First Lady Hillary Rodham Clinton
Belfast, Northern Ireland
September 3, 1998
Thank you. I want to start by complimenting Hannah and Richard for the excellent
jobs they did. I want to give them another round of applause. They did a very
good job. I am so delighted to be here on this glorious morning with all of
you. I want to thank all of the children who are here, the boys and girls who
led us up the hill where we released the balloons and the boys and girls who
stayed here and played and demonstrated the energy that they bring to this project.
I'm delighted to be again with Lord Mayor and the Lady Mayoress. I want
to thank them again for the wonderful hospitality I received at City Hall last
evening. I'm also pleased that Deputy Lord Mayor, Counselor Bob Stoker
and his wife are here because you may not know it is their 21st wedding anniversary.
And I am delighted you could help celebrate this occasion and we can celebrate
yours as well. I am also very pleased that Mrs. Blair could be here. She and
I have spent a lot of time talking about our children, our own children and
other children, and the kinds of activities that we both believe in help strengthen
families and help support children as they grow and develop. I am also pleased
to see Mrs. Tribble (phonetic) and I thank you for being here and being part
of this event.
Also it is a great pleasure for me to introduce you to a comparable organization
from the United States called Kaboom, with an exclamation point, which is the
brain child of several young people, one of whom, Darrell Hammond, is with us.
And Kaboom attempts to do what we know is so important and that is to provide
play spaces and play grounds in neighborhoods around the United States, particularly
very tough difficult neighborhoods where they haven't had a play ground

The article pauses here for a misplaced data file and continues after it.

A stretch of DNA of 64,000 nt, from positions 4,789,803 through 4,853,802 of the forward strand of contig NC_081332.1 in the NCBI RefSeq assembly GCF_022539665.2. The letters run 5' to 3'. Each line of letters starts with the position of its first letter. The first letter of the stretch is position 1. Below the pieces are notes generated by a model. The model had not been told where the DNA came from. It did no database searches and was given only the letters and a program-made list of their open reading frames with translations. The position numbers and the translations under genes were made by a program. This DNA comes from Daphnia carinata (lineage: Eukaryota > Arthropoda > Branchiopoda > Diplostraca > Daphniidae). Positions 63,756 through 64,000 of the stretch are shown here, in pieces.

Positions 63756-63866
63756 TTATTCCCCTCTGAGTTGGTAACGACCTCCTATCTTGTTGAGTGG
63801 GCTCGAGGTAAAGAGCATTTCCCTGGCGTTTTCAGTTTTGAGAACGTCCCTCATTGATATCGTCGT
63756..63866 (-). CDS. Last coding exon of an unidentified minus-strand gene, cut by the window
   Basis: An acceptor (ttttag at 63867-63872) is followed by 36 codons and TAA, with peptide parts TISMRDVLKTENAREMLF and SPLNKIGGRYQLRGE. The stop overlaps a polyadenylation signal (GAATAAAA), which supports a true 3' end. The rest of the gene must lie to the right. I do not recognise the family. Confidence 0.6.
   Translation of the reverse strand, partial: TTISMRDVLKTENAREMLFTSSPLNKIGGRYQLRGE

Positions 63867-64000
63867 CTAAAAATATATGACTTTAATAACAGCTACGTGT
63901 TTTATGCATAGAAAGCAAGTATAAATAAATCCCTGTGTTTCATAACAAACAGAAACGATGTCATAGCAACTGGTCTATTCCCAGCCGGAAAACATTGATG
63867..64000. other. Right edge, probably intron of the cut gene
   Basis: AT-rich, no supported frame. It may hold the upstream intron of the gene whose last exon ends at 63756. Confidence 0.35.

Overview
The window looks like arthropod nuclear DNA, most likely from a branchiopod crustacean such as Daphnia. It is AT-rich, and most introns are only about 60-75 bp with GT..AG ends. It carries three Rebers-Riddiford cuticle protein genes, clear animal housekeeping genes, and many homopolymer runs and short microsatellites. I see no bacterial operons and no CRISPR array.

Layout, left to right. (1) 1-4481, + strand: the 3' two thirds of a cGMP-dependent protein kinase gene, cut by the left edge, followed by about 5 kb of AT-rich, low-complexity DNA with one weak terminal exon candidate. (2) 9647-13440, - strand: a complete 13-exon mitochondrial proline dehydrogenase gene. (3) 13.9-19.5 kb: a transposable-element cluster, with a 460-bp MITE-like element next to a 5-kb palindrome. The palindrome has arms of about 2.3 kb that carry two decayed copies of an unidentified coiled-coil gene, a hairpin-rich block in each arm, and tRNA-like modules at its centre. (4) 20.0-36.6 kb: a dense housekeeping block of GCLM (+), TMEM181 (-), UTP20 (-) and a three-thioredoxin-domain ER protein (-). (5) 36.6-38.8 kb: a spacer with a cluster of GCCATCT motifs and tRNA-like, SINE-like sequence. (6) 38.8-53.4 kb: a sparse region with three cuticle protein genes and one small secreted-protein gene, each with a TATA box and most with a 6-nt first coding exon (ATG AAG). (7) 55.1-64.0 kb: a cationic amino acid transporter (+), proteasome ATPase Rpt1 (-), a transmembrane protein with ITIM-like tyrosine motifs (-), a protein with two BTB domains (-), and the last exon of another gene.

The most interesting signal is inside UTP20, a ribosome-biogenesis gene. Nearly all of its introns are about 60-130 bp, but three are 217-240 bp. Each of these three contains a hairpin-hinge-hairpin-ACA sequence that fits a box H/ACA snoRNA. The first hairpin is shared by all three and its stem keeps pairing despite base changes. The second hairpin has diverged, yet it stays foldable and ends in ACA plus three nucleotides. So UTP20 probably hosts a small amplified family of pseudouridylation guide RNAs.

for many years because of violence and gangs, drugs and some of the other challenges
they face. And a few months ago, I helped Kaboom finish a play ground in Washington,
D.C. And it was not in as expansive a space as this because the spaces were
much more constricted but the looks on the faces of the children were just as
joyful as the ones I saw here today.
But we are here because of the enthusiasm and commitment of Antoinette and
others of you who are a part of Playboard here in Northern Ireland. I often
think that you can tell how a community is doing if you walk its streets or
drive its roads and if you see children playing outside. One of the real tragedies
during the 1980s and early 1990s in much of America is that children in many
areas were no longer permitted to play outside. One of our goals as a nation
and one of the primary priorities of my husband was again to make play areas
and parks safe for children. We made progress. We now can see children playing
again in places where just a few years ago their mothers and fathers would never
have let them venture.
It is a good sign for a community when children are playing together outside
because to play as you at Playboard know and many of the rest of us who have
watched and raised children know, play is really a child's work. And that
is where they learn so much about themselves, each other, their peers, about
nature, about their strengths, all that we want them to know as they try to
develop into the kind of adults we need for the future. Because of the commitment
and the vision that is being enacted here, somewhere in Belfast we hope that
children will be helping to design the play area that will be theirs. That's
a very important part of Playboard's mission, is to empower children to